5th Edition PMBOK® Guide—Chapter 11: Process 11.6 Control Risks

1.  Introduction

The five risk-related project management processes in the Planning Process Group deal with setting up the Risk Management Plan (process 11.1), identifying (process 11.2), analyzing (processes 11.3 and 11.4), and then developing responses for risks to the project (process 11.5).  The last process 11.6 Control Risks is in the Monitoring and Controlling Process Group and is done periodically throughout the course of the project.

This post is devoted to the Inputs, Tools & Techniques, and the Outputs of this process 11.6 Control Risks.

2.  Inputs

The main inputs comes from the risk management plan and the risk register, with work performance data on how the project is going, along with analysis of that data.

1. Project Management Plan The components of the risk management plan that are inputs to the process are:

  • Guidelines for risk monitoring and controlling
2. Risk Register The pieces of information in the risk register that are used as inputs to the process are:

  • Identified risks and risk owners
  • Agreed-upon risk responses
  • Control actions for assessing effectiveness of response plans
  • Risk symptoms and warning signs
  • Residual and secondary risks
  • Time and schedule contingency reserves
  • Watch list (low priority risks)
3. Work Performance Data Performance results that may be impacted by risks include:

  • Deliverable status
  • Schedule progress
  • Costs incurred
4. Work Performance Reports Information from performance measurements is analyzed using variance analysis, earned value data, and forecasting data.
1. Risk reassessment Risk reassessments should be regularly scheduled in order to:

  • Identify new risks
  • Reassess current risks
  • Close risks that are outdated
2. Risk audits Examines and documents

  • Effectiveness of risk responses in dealing with identified risks and their root causes
  • Effectiveness or risk management process
3. Variance and trend analysis Variance analysis compares planned results to actual results, and trend analysis monitors overall project performance.  Together these forecast potential deviation of the project at completion from cost and schedule targets.
4. Technical performance measurement Compares technical accomplishments during project execution to schedule of technical achievement.
5. Reserve analysis Risks may occur with positive or negative impacts on time or schedule contingency reserves.
6. Meetings Project risk management should be agenda item at periodic status meetings.
1. Work performance information Provides mechanism to communicate and support project decision making.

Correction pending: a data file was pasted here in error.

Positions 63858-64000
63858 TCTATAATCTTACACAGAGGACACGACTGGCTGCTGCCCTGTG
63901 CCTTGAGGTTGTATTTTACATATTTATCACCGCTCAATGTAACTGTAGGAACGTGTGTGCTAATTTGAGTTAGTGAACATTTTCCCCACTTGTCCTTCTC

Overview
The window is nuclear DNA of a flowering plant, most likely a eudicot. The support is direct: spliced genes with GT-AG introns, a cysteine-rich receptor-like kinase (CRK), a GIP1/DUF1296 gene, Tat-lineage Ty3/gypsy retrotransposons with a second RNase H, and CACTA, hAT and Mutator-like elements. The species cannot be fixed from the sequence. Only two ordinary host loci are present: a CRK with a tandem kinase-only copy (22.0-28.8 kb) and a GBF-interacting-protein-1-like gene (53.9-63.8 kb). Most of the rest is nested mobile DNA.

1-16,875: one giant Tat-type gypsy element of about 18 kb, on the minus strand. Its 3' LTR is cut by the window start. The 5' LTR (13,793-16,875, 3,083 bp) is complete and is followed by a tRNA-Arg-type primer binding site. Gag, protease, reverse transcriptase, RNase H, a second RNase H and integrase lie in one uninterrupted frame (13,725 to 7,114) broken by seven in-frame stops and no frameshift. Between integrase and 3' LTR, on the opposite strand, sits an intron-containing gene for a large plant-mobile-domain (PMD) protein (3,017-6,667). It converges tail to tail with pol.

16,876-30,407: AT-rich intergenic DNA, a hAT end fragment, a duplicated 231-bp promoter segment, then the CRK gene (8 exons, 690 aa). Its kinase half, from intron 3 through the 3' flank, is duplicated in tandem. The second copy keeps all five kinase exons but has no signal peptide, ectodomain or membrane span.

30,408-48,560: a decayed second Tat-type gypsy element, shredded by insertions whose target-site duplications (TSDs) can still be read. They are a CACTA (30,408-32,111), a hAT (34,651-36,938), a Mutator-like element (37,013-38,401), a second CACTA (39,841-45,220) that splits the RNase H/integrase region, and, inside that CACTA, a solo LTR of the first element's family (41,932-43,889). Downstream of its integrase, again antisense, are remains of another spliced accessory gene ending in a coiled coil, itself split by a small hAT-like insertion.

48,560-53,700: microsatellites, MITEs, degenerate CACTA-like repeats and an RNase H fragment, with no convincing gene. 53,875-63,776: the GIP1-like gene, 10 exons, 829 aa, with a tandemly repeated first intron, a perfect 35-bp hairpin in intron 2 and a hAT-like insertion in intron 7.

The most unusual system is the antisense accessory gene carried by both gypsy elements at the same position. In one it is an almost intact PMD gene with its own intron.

2. Change Requests Implementing contingency plans or workarounds sometimes results in a change request which may recommend either a corrective or preventive action.
3. Project Management Plan  Updates If approved change requests have an effect on risk management process, the relevant components of the project management plan are revised to reflect the approved changes.
4. Project Documents Updates Risk register is updated to include:

  • Outcomes of risk reassessments, risk audits, and periodic risk reviews
  • Actual outcomes of the project’s risks and of the risk responses
5. OPAs updates Documents that may be updated may include:

  • Templates for the risk management plan
  • Risk breakdown structure
  • Lessons learned from project risk management activities

3.  Tools & Techniques

Risk are periodically reassessed during the course of the project, and the risk management processes themselves are assessed through risk audits.  Variance and trend analysis show how the project will turn out by the time of completion if the current performance continues.  Reserve analysis may impact the contingency reserves, which provide funding for risk responses.   If certain risks do not occur, the contingency reserves may be reduced because the risk responses are no longer needed.   PMI strongly recommends that periodic status meetings focus on risk management activities.

4.  Outputs

Risk responses may required change requests in order to be approved and implemented.  If they are implemented, the risk management plan may be updated.  Risk register can be updated to include results of risk reassessments, risk audits, and risk reviews.  OPAs may be updated for use on future projects.

he next post will go on to the next chapter, Chapter 12, on Project Procurement Management.


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